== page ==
The number of FOXP3+ cells in the epithelia of the nasal mucosa of allergic patients was 3.60±2.64 cells per 0.0625 mm2. The number of FOXP3+ cells in the lamina propria of the nasal mucosa of allergic patients (5.99±4.29 cells) was significantly higher than that in the epithelial layer (P=0.009) (Fig. 4B).
The numbers of FOXP3+ cells were significantly lower in the lamina propria of the nasal polyps than in the lamina propria of the nasal mucosa of the AR patients (2.79±1.74 vs. 5.99±4.29, P=0.008) (Fig. 5A). Although the number of FOXP3+ cells was higher in the epithelia of the allergic nasal mucosa, as compared to that in the nasal polyps (3.60±2.64 vs. 2.39±2.33), the difference was not statistically significant (Fig. 5B).
There was no difference in the numbers of FOXP3+ cells in the nasal polyps obtained from atopics and non-atopics, with respect to both the epithelia (2.70±1.90 vs. 2.07±2.71) and lamina propria (3.52±2.04 vs. 2.25±1.41).
Double immunohistochemistry for FOXP3 and CD4 was performed to detect cells that stained positively for both FOXP3 and CD4. The number of FOXP3+CD4+ cells was significantly higher in the nasal mucosa of the AR patients than in the nasal polyps (84.83%±5.73% vs. 63.18%±15.59%, P=0.002) (Fig. 6).
Tregs represent a subset of CD4+ cells that suppresses the functions of other lymphocytes and are characterized by surface expression of CD4 and CD25 and nuclear expression of the transcription factor FOXP3. Recently, many functions of FOXP3 and its influence on the immune system have been elucidated. Tregs influence the development and expression of atopy and the allergic response.9-11 Adaptive FOXP3+ Tregs are essential for establishing mucosal tolerance and for suppressing IL-4 production.17 Decreased expression of FOXP3 has been reported in asthma and allergic rhinitis,12,18 although there have been no studies to compare FOXP3 expression in nasal polyps and allergic nasal mucosa or to define the role of Tregs in NP pathogenesis. In the present study, we compared the levels of FOXP3 expression in allergic nasal mucosa and nasal polyps and demonstrated lower expression of FOXP3 in nasal polyps.
Recently, NPs were characterized by a polarized Th2 reaction and eosinophilic inflammation and high IgE levels, irrespective of atopic status. We have recently reported that high-level expression of TSLP correlates strongly with the numbers of eosinophils in nasal polyps and also IgE, irrespective of atopic status.8 In the present study, we demonstrate decreased numbers of FOXP3+ cells in nasal polyps, as compared to allergic nasal mucosa. These lower numbers of FOXP3+ cells observed in patients with NP may result in unopposed overexpression of Th2 cells and the increased migration and activation of dendritic cells, eosinophils, and mast cells.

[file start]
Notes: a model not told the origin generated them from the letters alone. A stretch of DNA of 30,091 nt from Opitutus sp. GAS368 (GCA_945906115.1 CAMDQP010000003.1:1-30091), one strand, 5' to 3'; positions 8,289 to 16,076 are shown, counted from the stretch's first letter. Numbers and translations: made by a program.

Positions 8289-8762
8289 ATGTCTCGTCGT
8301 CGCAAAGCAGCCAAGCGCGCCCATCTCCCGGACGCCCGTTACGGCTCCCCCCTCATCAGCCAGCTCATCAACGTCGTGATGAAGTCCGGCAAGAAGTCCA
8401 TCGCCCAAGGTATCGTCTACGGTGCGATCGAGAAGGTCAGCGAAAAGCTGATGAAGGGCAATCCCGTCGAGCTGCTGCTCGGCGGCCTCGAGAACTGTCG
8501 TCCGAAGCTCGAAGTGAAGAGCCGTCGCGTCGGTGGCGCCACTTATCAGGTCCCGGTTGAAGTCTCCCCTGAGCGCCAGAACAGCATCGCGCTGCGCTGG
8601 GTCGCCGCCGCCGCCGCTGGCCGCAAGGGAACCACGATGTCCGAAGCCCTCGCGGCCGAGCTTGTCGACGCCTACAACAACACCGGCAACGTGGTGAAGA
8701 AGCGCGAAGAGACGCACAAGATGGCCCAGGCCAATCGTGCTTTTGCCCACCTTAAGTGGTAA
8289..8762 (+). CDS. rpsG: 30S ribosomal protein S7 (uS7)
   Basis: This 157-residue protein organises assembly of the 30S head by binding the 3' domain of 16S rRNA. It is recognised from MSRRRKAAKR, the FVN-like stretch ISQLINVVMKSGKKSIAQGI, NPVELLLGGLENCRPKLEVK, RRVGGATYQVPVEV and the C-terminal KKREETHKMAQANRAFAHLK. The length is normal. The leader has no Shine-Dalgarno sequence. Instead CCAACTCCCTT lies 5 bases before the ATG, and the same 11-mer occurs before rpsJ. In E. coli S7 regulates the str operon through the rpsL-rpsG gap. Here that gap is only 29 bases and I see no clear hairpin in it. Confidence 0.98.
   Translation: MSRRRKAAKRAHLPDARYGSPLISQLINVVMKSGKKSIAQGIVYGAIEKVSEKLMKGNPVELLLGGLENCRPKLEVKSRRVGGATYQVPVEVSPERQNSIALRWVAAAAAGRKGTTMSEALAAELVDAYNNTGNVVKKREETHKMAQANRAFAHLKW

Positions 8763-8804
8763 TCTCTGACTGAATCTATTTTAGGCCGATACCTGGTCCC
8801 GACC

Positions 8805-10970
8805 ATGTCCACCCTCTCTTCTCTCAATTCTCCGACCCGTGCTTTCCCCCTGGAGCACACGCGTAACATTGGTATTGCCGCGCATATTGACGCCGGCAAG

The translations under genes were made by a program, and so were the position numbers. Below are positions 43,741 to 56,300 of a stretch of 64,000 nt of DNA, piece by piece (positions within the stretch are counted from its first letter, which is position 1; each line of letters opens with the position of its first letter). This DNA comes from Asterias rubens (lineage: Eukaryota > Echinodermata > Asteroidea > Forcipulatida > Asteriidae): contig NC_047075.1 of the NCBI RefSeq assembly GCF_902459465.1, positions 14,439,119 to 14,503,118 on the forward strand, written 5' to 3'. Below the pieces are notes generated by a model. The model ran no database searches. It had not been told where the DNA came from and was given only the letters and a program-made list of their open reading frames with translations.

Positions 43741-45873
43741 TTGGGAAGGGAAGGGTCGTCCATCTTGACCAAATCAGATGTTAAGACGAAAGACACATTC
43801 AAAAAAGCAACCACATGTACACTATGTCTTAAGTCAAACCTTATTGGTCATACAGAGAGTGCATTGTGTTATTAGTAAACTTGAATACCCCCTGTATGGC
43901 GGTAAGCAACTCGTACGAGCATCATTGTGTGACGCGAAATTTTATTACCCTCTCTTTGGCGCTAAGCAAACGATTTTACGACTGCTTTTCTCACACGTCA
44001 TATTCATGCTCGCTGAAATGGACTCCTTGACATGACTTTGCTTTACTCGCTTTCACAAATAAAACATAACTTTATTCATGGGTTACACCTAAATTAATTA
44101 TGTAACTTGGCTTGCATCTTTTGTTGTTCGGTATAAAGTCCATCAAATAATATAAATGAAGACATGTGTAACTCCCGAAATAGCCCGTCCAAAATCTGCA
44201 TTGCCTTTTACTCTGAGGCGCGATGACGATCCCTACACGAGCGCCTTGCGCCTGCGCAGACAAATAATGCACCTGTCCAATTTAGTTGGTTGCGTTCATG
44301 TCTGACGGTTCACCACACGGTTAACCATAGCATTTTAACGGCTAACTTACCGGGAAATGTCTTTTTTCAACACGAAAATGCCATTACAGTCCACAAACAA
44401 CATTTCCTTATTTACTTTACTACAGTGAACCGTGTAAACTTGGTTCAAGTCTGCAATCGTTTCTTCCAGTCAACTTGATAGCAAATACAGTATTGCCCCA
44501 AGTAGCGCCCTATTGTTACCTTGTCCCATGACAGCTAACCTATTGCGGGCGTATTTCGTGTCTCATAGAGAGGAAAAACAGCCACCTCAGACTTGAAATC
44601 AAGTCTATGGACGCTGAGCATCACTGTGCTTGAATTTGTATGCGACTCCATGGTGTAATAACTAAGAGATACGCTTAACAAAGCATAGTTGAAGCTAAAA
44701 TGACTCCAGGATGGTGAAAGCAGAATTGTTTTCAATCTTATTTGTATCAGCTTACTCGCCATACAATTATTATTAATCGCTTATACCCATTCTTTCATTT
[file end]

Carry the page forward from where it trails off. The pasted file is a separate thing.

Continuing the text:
High IgE concentrations have been found in nasal polyps, indicating that IgE is produced locally.19-21 Suh et al.20 also reported a polyclonal hyper-immunoglobulinemia E, associated with the presence of IgE specific for S. aureus enterotoxins (SAE), colonization with S. aureus, and increased eosinophilic inflammation in a relevant subgroup (about 50%) of nasal polyp patients. These authors also reported a strong correlation between the levels of IgE in nasal polyps and the presence of nasal eosinophils. Our recent study demonstrates that the high levels of IgE seen in nasal polyps are in good correlation with the number of TSLP+ cells in nasal polyps as well as between TSLP and eosinophils, irrespective of atopic status.8 Moreover, the levels of TARC/CCL17 and macrophage-derived chemokine (MDC) were also high in the nasal polyps.8 In the present study, we also found lower numbers of CD4+FOXP3+ cells in the nasal polyps than in the allergic nasal mucosa, irrespective of atopic status.
It has been suggested that S. aureus secretes exotoxins that may act as superantigens and upregulate the variable beta region of lymphocytes in chronic hyperplastic sinusitis with NP.7 Recently, Van Bruaene et al.22 reported lower expression of FOXP3 mRNA in chronic rhinosinusitis. In the present study, we compared the levels of expression of FOXP3 in the nasal mucosa of patients with AR and NP, as well as in the nasal polyps from atopics and non-atopics. While the numbers of Tregs in the nasal mucosa of patients with AR are reported to be low, we detected a decrease in the number of CD4+FOXP3+ Tregs in both the atopic and non-atopic nasal polyps. In this context, Pérez Novo et al.23 recently assessed the effect of S. aureus enterotoxin B (SEB) on T-cell activation in patients with nasal polyps and asthma, and its possible link to aspirin hypersensitivity. SEB significantly increased the levels of IFN-γ, IL-4, TNF-α, IL-5, and IL-2 in the supernatants of both NP polyp groups with asthma but with and without aspirin sensitivity compared with controls. The baseline level of FOXP3 was significantly decreased in both NP-asthma groups. After incubation with SEB, FOXP3 was significantly up-regulated in the control group, but not in the NP-asthma groups. These researchers concluded that although SEB induces both Th1 and Th2 pro-inflammatory responses in patients with NP and asthma, regardless of the presence of aspirin hypersensitivity, the nature of this response may be linked to the basal deficiency of FOXP3 observed in the NP-asthma patients. Therefore, the deficiency of FOXP3 may lead to the enhanced Th2 inflammation in the NP of atopics and non-atopics and the high level of IgE, irrespective of the atopic status.
These data suggest that the suppressive function of Tregs may be partially inhibited. This might partially explain the more pronounced Th2-type inflammation and eosinophilic inflammation in nasal polyps, as compared to the allergic nasal mucosa. Furthermore, there is no reported statistically significant difference between the lymphocyte subpopulations of atopic and non-atopic patients.24,25
Taken together, the present findings indicate that the deficiency of Tregs in nasal polyps may play an important role in enhancement of the severity of Th2 inflammation in nasal polyps and the persistence and progression of NP. Furthermore, these results point to increasingly important roles for T cells in chronic rhinosinusitis with nasal polyposis.
This study was supported in part by the Society for Promotion of International Otorhinolaryngology (SPIO). The authors thank Sachiko Saito, Miyuki Takatori, and Naoko Minematsu for technical assistance with the laboratory study.
There are no financial or other issues that might lead to conflict of interest.